Neomarica northiana (Schneev.) Sprague

Frost-tender rhizomatous perennial with a basal fan of ribbed, sword-shaped leaves, to 60cm, and, in summer, flower stems to 90cm, bearing a succession of flat, scented, white to yellow flowers, mottled crimson or maroon at the base, and barred or streaked violet to blue at the apex. To 1m.  [RHSD, Hortus].  The flowers are borne on very slender flattened stems and are accompanied by a plantlet.  The weight of flower and plantlet cause the stem to bend and touch the ground with subsequent rooting of the plantlet.  This habit has led to the common name of Walking Iris.

Horticultural & Botanical History

‘Native of Brazil, whence it was brought to Lisbon, and afterwards to England about 1789.  It is a fragrant and beautiful flower, of short duration truly, lasting but a part of a day, but the spathes produce a succession of several flowers from each.’  [LBC no.873/1824].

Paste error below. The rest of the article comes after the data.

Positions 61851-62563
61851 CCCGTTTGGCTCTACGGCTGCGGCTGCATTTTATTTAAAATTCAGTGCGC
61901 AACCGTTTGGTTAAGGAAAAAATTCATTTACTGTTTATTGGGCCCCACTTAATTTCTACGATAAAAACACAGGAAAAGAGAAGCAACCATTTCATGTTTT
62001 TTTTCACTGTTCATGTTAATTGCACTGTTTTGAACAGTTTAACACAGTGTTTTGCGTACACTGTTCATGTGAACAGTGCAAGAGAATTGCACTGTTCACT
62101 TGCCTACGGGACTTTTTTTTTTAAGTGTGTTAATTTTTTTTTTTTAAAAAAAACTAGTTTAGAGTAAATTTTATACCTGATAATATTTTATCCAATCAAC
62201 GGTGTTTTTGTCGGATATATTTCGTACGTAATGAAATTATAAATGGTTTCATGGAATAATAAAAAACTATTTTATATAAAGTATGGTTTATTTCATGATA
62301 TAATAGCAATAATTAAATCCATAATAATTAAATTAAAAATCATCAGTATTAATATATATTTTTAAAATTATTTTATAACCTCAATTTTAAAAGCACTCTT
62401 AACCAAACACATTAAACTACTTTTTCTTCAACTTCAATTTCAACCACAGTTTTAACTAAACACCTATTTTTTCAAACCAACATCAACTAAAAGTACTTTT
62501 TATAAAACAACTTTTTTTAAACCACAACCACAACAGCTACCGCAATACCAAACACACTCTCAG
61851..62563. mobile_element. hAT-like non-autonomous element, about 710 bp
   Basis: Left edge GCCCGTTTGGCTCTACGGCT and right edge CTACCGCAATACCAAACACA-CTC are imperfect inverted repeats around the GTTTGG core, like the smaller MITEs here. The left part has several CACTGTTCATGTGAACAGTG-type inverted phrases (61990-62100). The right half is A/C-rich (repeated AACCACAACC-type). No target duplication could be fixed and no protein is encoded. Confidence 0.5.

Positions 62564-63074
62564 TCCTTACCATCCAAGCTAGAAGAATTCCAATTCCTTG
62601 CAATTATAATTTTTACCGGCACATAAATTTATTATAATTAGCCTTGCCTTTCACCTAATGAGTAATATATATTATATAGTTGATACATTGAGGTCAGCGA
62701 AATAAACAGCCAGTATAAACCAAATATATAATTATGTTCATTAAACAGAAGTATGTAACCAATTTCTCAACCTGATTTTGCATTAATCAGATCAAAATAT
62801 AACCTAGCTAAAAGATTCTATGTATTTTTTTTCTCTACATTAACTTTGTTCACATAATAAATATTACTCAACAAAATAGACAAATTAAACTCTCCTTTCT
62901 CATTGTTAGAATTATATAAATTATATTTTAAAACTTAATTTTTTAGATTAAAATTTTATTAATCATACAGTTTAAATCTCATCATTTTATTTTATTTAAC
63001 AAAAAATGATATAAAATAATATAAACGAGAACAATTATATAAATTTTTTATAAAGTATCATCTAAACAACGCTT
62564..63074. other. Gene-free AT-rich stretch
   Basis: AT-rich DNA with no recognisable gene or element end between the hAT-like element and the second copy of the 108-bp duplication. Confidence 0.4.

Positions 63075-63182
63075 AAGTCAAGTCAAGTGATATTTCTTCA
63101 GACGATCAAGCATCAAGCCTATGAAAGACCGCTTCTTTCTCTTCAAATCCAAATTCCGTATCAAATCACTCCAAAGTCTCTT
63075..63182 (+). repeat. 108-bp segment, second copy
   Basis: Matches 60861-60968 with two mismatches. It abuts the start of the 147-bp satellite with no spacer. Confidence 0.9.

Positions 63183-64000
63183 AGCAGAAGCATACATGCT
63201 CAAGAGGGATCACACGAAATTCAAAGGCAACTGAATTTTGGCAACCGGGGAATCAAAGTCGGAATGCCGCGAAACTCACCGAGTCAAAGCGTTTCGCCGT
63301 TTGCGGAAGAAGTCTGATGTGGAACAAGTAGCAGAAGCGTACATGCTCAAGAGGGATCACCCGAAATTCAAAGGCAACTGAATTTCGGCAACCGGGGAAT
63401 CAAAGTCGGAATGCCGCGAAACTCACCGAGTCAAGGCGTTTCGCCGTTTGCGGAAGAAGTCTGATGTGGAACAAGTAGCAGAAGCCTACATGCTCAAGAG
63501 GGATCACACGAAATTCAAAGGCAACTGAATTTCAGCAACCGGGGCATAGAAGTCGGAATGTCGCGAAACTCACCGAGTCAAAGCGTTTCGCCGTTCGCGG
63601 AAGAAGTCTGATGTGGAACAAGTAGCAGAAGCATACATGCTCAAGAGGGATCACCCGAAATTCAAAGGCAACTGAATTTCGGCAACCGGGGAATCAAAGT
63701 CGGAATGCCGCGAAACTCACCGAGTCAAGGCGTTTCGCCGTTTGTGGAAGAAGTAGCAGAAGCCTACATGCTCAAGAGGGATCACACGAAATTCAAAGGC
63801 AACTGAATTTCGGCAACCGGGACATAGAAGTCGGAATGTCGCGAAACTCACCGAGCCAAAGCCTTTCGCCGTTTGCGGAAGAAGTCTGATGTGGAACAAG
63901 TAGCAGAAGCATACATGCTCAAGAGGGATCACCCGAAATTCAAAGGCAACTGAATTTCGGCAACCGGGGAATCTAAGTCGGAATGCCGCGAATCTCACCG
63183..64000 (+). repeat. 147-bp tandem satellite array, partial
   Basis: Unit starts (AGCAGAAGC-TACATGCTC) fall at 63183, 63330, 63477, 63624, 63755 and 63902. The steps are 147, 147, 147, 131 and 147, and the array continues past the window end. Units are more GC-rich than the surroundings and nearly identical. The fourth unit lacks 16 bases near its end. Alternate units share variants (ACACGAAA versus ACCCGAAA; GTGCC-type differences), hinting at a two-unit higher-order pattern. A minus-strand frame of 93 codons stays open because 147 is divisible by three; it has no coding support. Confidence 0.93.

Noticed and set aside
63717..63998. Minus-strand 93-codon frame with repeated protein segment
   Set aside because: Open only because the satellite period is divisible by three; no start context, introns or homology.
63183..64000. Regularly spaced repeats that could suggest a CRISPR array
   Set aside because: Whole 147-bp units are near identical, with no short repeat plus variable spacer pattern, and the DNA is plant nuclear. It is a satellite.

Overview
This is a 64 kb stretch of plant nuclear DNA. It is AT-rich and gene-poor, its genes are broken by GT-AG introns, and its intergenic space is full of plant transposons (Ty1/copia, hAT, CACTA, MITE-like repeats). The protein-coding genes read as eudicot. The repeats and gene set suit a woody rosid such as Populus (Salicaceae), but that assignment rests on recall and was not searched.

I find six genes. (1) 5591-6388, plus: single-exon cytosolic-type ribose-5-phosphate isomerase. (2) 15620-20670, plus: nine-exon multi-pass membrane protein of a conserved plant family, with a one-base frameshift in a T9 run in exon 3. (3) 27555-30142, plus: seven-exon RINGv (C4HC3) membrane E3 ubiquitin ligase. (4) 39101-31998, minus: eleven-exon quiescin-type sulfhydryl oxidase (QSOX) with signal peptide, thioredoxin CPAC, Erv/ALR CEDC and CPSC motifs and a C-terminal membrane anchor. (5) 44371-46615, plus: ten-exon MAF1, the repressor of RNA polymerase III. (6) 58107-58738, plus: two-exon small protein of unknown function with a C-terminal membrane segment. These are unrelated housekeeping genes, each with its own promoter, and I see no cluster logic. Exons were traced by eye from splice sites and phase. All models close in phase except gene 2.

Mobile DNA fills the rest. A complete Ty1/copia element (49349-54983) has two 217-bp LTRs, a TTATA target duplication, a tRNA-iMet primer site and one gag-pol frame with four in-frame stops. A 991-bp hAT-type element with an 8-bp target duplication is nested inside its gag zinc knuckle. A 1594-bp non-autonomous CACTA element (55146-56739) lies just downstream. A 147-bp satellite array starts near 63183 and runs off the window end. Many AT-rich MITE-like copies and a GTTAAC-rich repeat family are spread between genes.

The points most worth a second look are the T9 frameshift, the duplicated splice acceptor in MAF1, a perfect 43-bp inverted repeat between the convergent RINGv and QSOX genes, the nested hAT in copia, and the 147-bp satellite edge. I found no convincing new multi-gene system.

‘Flowers in April and May, but its bloom scarcely lasts through the forenoon; very fragrant. […] A native of the Brazils, where it was was gathered on the island of Raza, near the mouth of Rio Janeiro, by Sir Joseph Banks; introduced here via Lisbon, by the late Mrs. North, in honour of whom the gardeners have dubbed it with its present barbarous nick-name.’  [BM t.654/1803].

History at Camden Park

Listed in the 1850 and 1857 catalogues [B.322/1850].


Published Nov 16, 2009 - 03:22 PM | Last updated Jul 24, 2010 - 05:06 PM

Figured are leaves and white iris-like flowers, mottled brown, yellow and blue.  Curtis's Botanical Magazine t.654, 1803.

Neomarica northiana (Schneev.) Sprague | BM t.654/1803 | BHL

More details about Neomarica northiana (Schneev.) Sprague
Family Iridaceae
Region of origin

Tropical America

  • Marica northiana Ker-Gawl.
  • Moraea northiana Schneev.
Common Name

Walking iris

Name in the Camden Park Record

Marica Northiana 

Confidence level high